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Solving x for ln and e

  1. Apr 7, 2015 #1
    1. The problem statement, all variables and given/known data
    I need to solve x:
    ln (1+e^-x)=-x+2


    2. Relevant equations


    3. The attempt at a solution
    ln (1+e^-x)=-x+2
    x+ln (1+1/e^x)=2
    x+ln (e^x/e^x+1/e^x)=2
    x+ln ((e^x+1)/e^x)=2
    x+ln (e^x+1)-ln(e^x)=2
    x+ln (e^x+1)-x=2
    ln (e^x+1)=2


    im stuck here.
    thank you
     
  2. jcsd
  3. Apr 7, 2015 #2

    BiGyElLoWhAt

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    Perhaps try raising e to both sides of the equation? ##e^{lhs}=e^{rhs}##
     
  4. Apr 7, 2015 #3
    sorry I dont really understand.
     
  5. Apr 7, 2015 #4

    BiGyElLoWhAt

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    ln (e^x+1)=2...
    ##e^{ln(e^x+1)}=e^2##
    ...
     
  6. Apr 7, 2015 #5

    BiGyElLoWhAt

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    In my previous post, lhs was left hand side and rhs was right hand side. That'll come up from time to time, so it wouldn't hurt to keep that in mind.
     
  7. Apr 7, 2015 #6
    where can I read about the rules/ methods to solve ln /e equation because this is confusing me I dont know what to do. :'(
     
  8. Apr 7, 2015 #7
    How would you define the natural log of say a variable called y?
     
  9. Apr 7, 2015 #8

    BiGyElLoWhAt

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    To add to chet, define it in words, not maths, but of course using some math termonology, such as exponents and whatnot.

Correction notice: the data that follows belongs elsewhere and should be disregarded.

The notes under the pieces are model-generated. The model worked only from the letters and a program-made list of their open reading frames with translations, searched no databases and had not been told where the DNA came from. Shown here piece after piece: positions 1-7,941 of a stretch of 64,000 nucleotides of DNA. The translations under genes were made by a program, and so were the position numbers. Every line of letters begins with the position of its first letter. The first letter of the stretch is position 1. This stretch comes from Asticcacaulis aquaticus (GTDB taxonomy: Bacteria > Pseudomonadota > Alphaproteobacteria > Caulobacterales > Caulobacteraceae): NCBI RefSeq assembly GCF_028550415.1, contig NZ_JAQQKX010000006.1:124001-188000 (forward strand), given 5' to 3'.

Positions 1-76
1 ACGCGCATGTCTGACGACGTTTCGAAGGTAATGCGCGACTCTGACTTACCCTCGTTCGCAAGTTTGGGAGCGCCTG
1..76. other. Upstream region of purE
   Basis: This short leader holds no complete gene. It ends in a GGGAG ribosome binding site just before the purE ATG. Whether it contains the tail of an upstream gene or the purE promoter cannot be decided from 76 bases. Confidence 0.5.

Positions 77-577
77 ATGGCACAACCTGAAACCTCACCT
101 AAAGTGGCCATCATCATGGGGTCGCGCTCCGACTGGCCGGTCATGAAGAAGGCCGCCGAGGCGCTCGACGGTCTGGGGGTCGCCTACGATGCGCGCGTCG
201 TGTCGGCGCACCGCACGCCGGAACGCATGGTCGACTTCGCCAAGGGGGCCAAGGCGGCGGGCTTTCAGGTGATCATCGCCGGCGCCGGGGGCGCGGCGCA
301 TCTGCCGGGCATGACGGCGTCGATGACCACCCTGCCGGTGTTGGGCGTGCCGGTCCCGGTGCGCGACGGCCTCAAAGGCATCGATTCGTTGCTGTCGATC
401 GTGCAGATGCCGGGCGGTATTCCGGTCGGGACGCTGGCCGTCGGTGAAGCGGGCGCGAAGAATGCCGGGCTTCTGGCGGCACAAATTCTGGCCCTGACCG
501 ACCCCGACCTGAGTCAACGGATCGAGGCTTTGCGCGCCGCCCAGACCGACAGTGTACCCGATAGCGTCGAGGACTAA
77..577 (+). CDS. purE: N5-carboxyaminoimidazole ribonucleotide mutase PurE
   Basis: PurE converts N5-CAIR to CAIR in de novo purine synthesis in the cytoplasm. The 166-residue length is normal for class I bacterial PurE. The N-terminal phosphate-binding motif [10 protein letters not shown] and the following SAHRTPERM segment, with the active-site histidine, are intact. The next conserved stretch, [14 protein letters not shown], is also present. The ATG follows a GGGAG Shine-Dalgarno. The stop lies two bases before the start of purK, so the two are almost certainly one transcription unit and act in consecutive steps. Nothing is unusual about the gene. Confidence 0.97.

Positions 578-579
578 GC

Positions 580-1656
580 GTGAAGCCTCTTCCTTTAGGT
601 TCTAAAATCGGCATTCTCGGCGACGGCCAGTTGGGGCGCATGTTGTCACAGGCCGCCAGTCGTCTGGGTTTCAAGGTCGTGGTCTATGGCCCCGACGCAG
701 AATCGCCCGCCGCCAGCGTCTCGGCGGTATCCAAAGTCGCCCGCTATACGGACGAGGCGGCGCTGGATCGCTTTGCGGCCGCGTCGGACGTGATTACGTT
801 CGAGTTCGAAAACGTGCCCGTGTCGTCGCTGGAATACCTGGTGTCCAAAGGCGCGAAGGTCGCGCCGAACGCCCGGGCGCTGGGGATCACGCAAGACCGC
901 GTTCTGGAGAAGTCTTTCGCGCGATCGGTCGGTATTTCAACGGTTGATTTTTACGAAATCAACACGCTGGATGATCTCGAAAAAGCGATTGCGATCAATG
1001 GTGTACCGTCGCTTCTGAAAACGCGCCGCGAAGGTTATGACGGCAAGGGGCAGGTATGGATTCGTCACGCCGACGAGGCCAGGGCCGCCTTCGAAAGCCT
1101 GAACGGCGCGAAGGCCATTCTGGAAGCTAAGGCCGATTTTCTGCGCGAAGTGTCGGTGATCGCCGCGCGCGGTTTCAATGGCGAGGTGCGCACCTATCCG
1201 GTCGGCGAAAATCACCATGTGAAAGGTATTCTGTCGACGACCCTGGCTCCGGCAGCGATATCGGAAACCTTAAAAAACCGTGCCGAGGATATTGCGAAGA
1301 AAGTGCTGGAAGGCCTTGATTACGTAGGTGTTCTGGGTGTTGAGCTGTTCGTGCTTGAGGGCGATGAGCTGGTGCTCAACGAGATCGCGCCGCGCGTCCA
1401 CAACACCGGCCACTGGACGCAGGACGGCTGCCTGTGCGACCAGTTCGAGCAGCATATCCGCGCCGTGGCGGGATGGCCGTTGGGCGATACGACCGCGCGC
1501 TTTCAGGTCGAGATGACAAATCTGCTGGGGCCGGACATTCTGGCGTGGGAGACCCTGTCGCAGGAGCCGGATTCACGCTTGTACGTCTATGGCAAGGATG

10. Apr 7, 2015 #9
    ln (y)?
     
  11. Apr 7, 2015 #10

    BiGyElLoWhAt

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    yes
    define it in words.
     
  12. Apr 7, 2015 #11
    the exponential form of y?
     
  13. Apr 7, 2015 #12

    BiGyElLoWhAt

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    What is the natural log of y? If I punch ##ln(1)## in my calculator, it returns a 0, why is the answer 0? what does the 0 represent?
     
  14. Apr 7, 2015 #13
    Fill in the blanks: The natural log of y is the power to which you have to raise ____ to get ___.

    Chet
     
  15. Apr 7, 2015 #14
    to raise e to get y

    ln (e^y)=yln e=y
     
  16. Apr 7, 2015 #15

    BiGyElLoWhAt

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    Ahhh, so ln(y) is the exponent that I can put on e to get y? So what happens if I take that exponent and stick it on e? what do I get? ##e^{ln(y)}=?##
     
  17. Apr 7, 2015 #16
    Good. Now going back to post #4, fill in the blanks: ##\ln(1+e^x)## is the power to which you have to raise ____ to get _____.

    Chet
     
  18. Apr 8, 2015 #17
    raise e to get ln (1+e^x)
    e^(ln (1+e^x))
    then e and ln can cancels? to get 1+e^x
     
  19. Apr 8, 2015 #18
    OK. Good. Now, if you combine this result with the equation in post #4, what do you get for x?

    Chet
     
  20. Apr 8, 2015 #19
    e^x+1=e^2
    e^x=e^2-1
    lne^x=ln (e^2-1)
    x=ln (e^2-1)
     
  21. Apr 8, 2015 #20
    Excellent!!!
     
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